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Riled Up is a journal of science, the environment, exploration, new technology, and related commentary.  Contributors include scientists, explorers, engineers, and others who provide perspectives and context not typically offered in general news circulation.  For interested readers, additional resources are included.

The Conservation Alliance

Catch & Eat

Catch & Eat

Predatory lionfish in Bahamas (credit: NPR/AP)


We think of invasive species like the strangling kudzu vine smothering millions of acres of southern forests or the Burmese pythons who have invaded the Everglades eating swamp deer and even consuming young alligators whole. However, another invader has established its presence in the Atlantic Ocean and is reproducing rapidly. The Lionfish (Pterois volitans) native to the Indian Ocean is now consuming young fish around islands in the Caribbean and along mid-Atlantic coasts. The invasive predator is devouring everything in its path.

One solution to this major aquatic problem is simply to eat them. Creative chefs are already at the task and cooking challenges from Iron Chef America can't be far behind. Two lionfish recipes sound especially tasty.

Grilled teriyaki Lionfish: whisk teriyaki sauce and finely chopped garlic together, rub on lionfish filets, cover, and let cool for 15 minutes. Fast grill or broil the filets until done and sprinkle with fresh cilantro and lime juice. Likewise, Lionfish tacos: spice lionfish filets with blackened seasoning and sear in hot pan with olive oil. Use flour or corn tortillas and fold the filets inside, add shredded lettuce, spicy pico de gallo, warmed black beans, shredded cheese, and cilantro to the tacos. Top with sour cream or fresh lime juice.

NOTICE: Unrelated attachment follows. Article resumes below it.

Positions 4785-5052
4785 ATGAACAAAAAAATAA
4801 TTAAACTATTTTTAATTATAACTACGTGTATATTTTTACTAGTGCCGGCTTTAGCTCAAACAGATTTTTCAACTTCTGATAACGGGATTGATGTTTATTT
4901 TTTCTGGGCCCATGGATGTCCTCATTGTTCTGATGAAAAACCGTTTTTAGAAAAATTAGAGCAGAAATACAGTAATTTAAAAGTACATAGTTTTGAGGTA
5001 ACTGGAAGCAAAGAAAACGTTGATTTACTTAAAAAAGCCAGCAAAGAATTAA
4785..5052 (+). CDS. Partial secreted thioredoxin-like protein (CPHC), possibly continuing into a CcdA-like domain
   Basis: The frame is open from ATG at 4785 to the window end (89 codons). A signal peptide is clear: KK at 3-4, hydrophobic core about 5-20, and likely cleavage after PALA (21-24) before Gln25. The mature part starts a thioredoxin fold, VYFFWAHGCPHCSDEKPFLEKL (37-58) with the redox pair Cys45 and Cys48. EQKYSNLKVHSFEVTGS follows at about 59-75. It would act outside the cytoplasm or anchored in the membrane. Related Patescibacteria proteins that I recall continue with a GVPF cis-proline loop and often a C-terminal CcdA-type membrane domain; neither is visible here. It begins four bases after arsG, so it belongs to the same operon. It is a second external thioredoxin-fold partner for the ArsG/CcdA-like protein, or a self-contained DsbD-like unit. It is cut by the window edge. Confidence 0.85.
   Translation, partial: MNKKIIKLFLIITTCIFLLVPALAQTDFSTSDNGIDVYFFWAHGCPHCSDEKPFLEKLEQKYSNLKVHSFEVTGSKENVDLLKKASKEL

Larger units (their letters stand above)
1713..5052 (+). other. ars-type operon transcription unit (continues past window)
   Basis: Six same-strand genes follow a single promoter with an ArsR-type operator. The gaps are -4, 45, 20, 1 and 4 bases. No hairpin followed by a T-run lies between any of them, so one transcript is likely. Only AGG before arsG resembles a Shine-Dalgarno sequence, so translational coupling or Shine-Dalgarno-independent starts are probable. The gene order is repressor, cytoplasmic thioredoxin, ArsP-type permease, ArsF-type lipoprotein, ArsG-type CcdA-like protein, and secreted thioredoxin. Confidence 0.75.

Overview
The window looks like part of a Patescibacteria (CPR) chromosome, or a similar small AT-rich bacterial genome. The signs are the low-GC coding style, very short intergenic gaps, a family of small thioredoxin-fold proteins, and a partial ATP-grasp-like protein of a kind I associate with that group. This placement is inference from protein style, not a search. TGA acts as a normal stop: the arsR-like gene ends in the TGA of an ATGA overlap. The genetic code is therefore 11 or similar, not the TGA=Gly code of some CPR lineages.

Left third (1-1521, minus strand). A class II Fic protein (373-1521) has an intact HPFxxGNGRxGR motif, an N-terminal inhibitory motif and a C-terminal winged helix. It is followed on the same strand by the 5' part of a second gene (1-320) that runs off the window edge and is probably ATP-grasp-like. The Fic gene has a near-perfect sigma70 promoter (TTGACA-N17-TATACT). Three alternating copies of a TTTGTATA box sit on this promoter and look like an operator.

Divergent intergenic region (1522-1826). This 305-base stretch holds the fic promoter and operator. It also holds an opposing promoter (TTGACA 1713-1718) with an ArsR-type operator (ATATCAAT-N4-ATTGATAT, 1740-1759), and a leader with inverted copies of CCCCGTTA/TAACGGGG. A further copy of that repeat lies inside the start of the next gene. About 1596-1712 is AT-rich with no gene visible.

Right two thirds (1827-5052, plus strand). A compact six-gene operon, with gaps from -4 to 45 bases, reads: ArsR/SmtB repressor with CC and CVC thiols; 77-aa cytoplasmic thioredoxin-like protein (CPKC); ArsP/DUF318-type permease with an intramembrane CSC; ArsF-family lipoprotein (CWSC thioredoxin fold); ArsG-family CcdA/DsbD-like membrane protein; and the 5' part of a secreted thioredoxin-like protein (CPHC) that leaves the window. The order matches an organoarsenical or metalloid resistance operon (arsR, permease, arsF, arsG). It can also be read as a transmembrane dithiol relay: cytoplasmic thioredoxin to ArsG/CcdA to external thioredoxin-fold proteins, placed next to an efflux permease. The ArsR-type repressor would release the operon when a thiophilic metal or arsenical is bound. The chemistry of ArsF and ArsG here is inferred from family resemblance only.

If you develop a lionfish recipe of your own, the Mother Nature Network would be a good place to send in a submission. It also helps if tourists go to the Caribbean, they choose a lionfish dinner selection that comes with major environmental benefits. The standard motto for anglers has long been catch & release to help sustain the health of the fishery. However, in the case of the invasive lionfish the mantra has been modified to catch & eat so go for those tacos. WHB

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